Metropolitan Museum: Into the Canon - RAW VISION

Metropolitan Museum: Into the Canon

First published: Summer 2018

In New York, the Metropolitan Museum of Art welcomes African-American self-taught artists’ works into its collection

In late 2014, the Metropolitan Museum of Art in New York, one of the largest, most encyclopaedic institutions of its kind in the world, received a gift of 57 works made by contemporary, self-taught African-American artists from the William S. Arnett Collection of the Atlanta-based Souls Grown Deep Foundation (SGDF). That sizable donation included drawings, paintings and mixed-media works by Thornton Dial, Joe Minter, Nellie Mae Rowe, Lonnie Holley, Joe Light, Ronald Lockett, John B. Murray, Mary Proctor, Mose Tolliver and others, as well as 20 quilts produced by female artists in the Gee’s Bend, Alabama, area.

Now, in “History Refused to Die: Highlights from the Souls Grown Deep Foundation Gift” (on view through September 23), the museum is presenting 30 pieces from the 2014 donation, representing some, but not all, of the artists whose works are part of it. On view are assemblages by Dial, Minter and Holley, and ten quilts, among other items. Meanwhile, through July 29, Shrine, a gallery in downtown Manhattan, is presenting “Annex”, an exhibition of works by several artists from the museum-gift group who are not featured in the Met’s show, along with others whose art is included in the broader holdings of the SGDF. Among them are Light, Tolliver, Hawkins Bolden, Bessie Harvey and Mary T. Smith.

Locked Up Their Minds, Purvis Young, 1972, paint and wood on wood, 84 x 84 ins. / 213 x 213 cm, Metropolitan Museum of Art

As a young man interested in art and cultural history, William (“Bill”) S. Arnett, the SGDF’s founder, began collecting antiquities and what used to be called “tribal” or “ethnographic” art before embarking on a decades-long journey of research and discovery that would become his life’s work. Arnett, who grew up in Georgia, travelled around the rural Deep South, focusing on indigenous forms of artistic expression produced by self-taught creators of African descent. Much of what he found exemplified or was derived from so-called yard art.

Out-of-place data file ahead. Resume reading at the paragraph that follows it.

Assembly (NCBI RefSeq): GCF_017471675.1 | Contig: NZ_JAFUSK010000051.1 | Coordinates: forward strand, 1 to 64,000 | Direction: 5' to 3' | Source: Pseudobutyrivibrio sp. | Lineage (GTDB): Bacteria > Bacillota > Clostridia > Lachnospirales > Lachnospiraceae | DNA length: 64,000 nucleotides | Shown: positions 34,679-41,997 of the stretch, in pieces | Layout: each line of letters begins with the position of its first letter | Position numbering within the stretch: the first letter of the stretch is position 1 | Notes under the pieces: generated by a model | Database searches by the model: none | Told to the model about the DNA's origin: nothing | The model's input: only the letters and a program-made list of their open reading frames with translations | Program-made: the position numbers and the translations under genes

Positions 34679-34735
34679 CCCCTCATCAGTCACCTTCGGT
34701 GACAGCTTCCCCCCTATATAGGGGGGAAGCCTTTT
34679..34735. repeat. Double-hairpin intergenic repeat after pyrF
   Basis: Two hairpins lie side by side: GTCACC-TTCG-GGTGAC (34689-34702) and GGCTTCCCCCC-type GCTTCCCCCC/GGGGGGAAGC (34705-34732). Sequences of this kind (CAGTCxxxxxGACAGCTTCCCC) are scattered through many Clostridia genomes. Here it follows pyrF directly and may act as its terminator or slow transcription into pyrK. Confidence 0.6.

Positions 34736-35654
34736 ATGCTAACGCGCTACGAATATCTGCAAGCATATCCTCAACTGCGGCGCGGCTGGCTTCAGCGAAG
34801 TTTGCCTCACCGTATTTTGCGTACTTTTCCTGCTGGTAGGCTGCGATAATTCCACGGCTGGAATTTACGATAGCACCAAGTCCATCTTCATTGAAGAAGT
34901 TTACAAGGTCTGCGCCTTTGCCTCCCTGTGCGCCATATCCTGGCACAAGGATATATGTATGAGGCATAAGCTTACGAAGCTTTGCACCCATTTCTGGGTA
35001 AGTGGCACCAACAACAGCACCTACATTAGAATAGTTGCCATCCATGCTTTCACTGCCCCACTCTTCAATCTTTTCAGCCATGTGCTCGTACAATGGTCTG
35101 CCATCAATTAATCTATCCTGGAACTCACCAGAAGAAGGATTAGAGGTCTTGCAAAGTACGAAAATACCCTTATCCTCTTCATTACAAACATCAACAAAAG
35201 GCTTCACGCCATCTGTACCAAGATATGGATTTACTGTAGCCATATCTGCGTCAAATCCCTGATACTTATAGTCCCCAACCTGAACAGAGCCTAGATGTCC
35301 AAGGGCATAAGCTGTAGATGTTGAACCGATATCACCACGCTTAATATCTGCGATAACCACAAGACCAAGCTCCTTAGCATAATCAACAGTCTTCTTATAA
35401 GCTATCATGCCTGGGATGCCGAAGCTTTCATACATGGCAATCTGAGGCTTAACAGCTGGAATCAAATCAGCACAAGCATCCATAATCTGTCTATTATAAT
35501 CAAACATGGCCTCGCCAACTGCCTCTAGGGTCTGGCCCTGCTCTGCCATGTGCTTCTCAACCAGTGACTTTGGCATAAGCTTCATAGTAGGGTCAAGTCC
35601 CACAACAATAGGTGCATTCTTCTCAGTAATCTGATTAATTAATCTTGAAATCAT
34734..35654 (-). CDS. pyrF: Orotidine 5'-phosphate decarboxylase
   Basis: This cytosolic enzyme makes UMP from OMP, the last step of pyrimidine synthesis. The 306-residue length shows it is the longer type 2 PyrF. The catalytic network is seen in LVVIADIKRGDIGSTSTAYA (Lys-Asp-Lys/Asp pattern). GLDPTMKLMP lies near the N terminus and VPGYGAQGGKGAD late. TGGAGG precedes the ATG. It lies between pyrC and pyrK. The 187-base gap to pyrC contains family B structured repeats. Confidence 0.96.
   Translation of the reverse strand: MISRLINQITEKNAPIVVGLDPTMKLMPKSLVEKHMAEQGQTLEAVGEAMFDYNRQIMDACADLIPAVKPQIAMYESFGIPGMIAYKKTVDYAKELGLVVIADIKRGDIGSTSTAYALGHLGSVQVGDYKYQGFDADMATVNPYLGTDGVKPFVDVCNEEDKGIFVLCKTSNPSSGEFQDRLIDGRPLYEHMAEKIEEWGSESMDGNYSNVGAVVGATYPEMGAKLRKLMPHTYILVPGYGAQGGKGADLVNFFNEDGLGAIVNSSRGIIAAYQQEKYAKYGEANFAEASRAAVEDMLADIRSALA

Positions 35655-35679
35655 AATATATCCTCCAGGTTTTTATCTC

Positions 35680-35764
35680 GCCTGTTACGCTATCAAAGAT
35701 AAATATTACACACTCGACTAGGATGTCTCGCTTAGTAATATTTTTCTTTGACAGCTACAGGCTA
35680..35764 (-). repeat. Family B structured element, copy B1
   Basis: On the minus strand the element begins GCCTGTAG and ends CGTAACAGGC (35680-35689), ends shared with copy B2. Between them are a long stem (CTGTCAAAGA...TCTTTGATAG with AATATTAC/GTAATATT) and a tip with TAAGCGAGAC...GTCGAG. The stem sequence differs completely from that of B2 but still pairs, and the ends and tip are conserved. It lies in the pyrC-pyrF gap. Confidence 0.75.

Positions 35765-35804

Such mixed-media assemblages, made with wood scraps, old automobile tyres, farm-equipment parts, wire, or house paint, were used to decorate their makers’ homes and gardens. Arnett traced their mysterious, talismanic character to object-constructing traditions practised by the slavery-era ancestors of the African-American art-makers whose creations he documented.

In 2000, Arnett and his collaborators published Souls Grown Deep: African-American Vernacular Art of the South (Atlanta, GA: Tinwood Books), a big, two-volume survey of the art forms they had examined over many years. In 2010, Arnett established the SGDF to serve as an archive and educational/promotional outlet for the art he had collected. Over the decades, Arnett acquired works by many of the artists he met. It was from the collection he amassed that the 2014 gift to the Met was culled.

This is an article extract; read the full article in Raw Vision #98

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